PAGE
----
Pholas dactylus Linnæus, 1758
Norway to Morocco, Mediterranean, Black Sea. Intertidal to 20m deep, burrowed in soft stones, tyres, sunken woods.
The species in T. Pennant: British Conchology vol. 4 plate XLII, London 1812, via BHL.
Synonyms: callosa, dactylina, hians, muricata, verrucosa
A poorly variable species, despite two named forms: “decurtata” and “gracilis”.
In soft intertidal limestone, Plage de la Concurrence, La Rochelle, Charente-maritime, W. France. 72mm.
The animal in G. S. Poli: Testacea utriusque siciliæ…, vol. IV, Parma 1791-1796, plate VII via BHL.
2-3m deep, in limestone, Mar Menor lagoon, Murcia, S. Spain.
According to Brian Cunningham Aparicio, this may be the only population existing in Murcia. 67mm.
Mar Menor, clay bottom. 51mm.
1m deep, in soft stone, Pesaro, Marche, E. Italy. 46mm.
Locally abundant in the Atlantic, the species becomes rare in Mediterranean.
Weakly sculptured specimen collected in mud at 30cm deep, Zakynthos island, Ionian archipelago, Ægean, Greece. 32mm.
Pholas dactylus in Forbes & Hanley: A history of British Mollusca and their shells vol. 4, London 1853, via BHL.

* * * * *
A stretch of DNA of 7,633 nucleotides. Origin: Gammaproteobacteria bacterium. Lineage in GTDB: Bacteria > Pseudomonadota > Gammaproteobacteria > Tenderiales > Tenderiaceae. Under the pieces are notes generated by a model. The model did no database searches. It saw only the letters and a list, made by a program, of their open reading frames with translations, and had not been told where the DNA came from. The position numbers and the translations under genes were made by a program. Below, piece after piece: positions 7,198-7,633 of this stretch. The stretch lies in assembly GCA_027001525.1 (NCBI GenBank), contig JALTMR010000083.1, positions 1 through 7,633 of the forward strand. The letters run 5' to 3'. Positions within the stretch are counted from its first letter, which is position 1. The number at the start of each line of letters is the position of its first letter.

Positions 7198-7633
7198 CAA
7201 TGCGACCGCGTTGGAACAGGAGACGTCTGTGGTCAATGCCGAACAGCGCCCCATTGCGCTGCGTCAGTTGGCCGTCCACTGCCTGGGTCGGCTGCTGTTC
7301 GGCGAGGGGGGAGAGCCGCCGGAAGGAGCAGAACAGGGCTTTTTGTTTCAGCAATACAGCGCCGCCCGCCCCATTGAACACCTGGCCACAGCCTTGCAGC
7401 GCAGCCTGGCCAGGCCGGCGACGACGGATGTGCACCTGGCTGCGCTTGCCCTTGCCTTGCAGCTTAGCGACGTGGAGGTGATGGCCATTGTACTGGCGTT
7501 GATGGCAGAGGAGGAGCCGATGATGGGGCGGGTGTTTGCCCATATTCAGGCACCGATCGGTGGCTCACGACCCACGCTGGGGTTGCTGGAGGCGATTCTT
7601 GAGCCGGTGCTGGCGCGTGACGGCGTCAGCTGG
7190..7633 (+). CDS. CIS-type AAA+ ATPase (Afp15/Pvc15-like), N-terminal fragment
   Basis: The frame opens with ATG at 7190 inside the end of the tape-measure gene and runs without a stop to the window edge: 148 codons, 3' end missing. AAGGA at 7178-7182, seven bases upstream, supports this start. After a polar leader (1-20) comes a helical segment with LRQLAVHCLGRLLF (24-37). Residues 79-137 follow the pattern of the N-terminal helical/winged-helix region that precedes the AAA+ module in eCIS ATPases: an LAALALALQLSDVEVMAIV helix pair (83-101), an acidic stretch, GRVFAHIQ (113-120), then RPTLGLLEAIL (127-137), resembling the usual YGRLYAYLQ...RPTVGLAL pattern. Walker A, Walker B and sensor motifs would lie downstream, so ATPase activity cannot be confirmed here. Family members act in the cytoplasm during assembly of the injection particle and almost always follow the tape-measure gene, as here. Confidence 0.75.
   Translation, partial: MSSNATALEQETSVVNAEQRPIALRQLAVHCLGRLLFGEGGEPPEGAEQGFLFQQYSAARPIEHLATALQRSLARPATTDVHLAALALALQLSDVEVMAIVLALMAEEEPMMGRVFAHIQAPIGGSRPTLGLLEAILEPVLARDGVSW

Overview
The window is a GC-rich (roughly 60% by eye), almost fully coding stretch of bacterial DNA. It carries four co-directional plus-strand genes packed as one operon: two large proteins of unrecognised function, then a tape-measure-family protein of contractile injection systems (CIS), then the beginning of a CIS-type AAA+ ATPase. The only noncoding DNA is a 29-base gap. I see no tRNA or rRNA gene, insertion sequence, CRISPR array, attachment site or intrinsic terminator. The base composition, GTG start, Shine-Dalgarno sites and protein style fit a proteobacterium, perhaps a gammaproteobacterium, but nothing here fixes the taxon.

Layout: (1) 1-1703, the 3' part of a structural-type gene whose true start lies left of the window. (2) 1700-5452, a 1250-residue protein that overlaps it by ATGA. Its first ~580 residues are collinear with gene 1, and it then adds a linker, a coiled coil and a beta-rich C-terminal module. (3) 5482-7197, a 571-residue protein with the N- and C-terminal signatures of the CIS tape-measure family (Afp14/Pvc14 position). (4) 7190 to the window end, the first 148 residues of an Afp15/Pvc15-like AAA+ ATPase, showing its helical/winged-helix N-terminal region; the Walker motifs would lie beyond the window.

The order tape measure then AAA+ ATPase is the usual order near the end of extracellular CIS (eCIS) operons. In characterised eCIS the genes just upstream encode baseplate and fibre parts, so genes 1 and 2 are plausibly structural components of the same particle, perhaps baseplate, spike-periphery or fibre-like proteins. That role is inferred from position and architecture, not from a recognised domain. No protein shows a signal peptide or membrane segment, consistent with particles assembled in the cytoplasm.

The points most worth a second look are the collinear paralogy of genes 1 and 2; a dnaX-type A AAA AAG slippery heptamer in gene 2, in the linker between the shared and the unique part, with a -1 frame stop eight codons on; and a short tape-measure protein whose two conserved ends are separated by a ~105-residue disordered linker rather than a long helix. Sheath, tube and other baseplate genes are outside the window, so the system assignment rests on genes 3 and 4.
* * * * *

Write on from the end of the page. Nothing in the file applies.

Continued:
Pholas dactylus in T. Brown: Illustrations of the recent conchology of Great Britain and Ireland, London 1844.
 
« …on the posterior side of these [valves] is placed a long, spatuliform, plate-like, accessorial valve, affixed by the connecting membrane ; anterior side of the valves with rough, transverse, spinous striæ, terminating in a rounded beak, with a large gape at that side ; posterior side smooth, marked with lines of growth, and terminating obtusely ; external surface of an ochre-colour, but varying according to the colour of the substance in which it locates ; inside smooth, white ; below the umbones, a large, flat, curved tooth. »
The species in E. Donovan: The natural history of British shells, vol. IV, London 1802, plate CXVIII. – This wavy form with a big umbonal callosity (with respect to the general length) is at the origin of the epithet “callosa” given by Lamarck (Hist. Nat. An. sans vert. vol. VI p.46) after some drawings in Brookes (fig.7) and in Lister (pl.433). In fact, these shells are just slightly subadult: their valves are not completely developed posteriorly. Nota bene that the epithet callosa has since been attributed to G. Cuvier (Le règne animal vol. II: “Les Pholades”), but it was not possible for me to find out why.
The aforesaid form “callosa”.
In clay stone at 2m deep, Omis, Croatia. 22mm.
Original pictures provided by B. Cunningham Aparicio (ES).
A juvenile from Palavas-les-Flots, Gard, S. France. 2,7mm.
Original picture provided by S. Clanzig (FR) – (CC BY-NC-SA).
Specimens in a limestone from around the Cap Ferrat.
Musée des coquilllages (Association SOS Grand Bleu), Saint-Jean-Cap-Ferrat, Alpes-Maritimes, SE. France.

— back to Pholadidæ —